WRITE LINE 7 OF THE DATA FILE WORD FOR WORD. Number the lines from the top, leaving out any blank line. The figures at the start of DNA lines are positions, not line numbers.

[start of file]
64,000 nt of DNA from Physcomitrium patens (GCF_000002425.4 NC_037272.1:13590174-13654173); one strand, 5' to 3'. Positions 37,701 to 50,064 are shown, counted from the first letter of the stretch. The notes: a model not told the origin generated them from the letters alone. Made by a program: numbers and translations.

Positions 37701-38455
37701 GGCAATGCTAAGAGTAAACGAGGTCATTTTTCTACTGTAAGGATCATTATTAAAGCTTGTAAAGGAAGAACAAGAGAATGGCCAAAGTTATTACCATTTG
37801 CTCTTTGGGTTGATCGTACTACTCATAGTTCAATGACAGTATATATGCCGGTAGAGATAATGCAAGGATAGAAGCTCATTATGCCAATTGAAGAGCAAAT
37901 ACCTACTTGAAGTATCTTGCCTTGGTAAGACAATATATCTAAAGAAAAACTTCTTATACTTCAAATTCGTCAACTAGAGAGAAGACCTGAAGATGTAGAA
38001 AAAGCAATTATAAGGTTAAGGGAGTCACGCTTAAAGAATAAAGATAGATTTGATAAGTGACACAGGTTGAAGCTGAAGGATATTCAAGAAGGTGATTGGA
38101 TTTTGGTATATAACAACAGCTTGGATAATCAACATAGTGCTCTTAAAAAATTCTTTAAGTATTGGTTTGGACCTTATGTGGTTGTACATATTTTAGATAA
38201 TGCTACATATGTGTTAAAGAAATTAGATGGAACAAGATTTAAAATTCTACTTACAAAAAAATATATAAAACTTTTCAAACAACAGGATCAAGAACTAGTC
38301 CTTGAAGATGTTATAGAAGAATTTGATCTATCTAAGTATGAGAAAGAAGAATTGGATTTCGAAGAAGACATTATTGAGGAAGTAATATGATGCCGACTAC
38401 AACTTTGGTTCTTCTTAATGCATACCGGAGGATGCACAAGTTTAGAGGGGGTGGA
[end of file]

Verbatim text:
38101 TTTTGGTATATAACAACAGCTTGGATAATCAACATAGTGCTCTTAAAAAATTCTTTAAGTATTGGTTTGGACCTTATGTGGTTGTACATATTTTAGATAA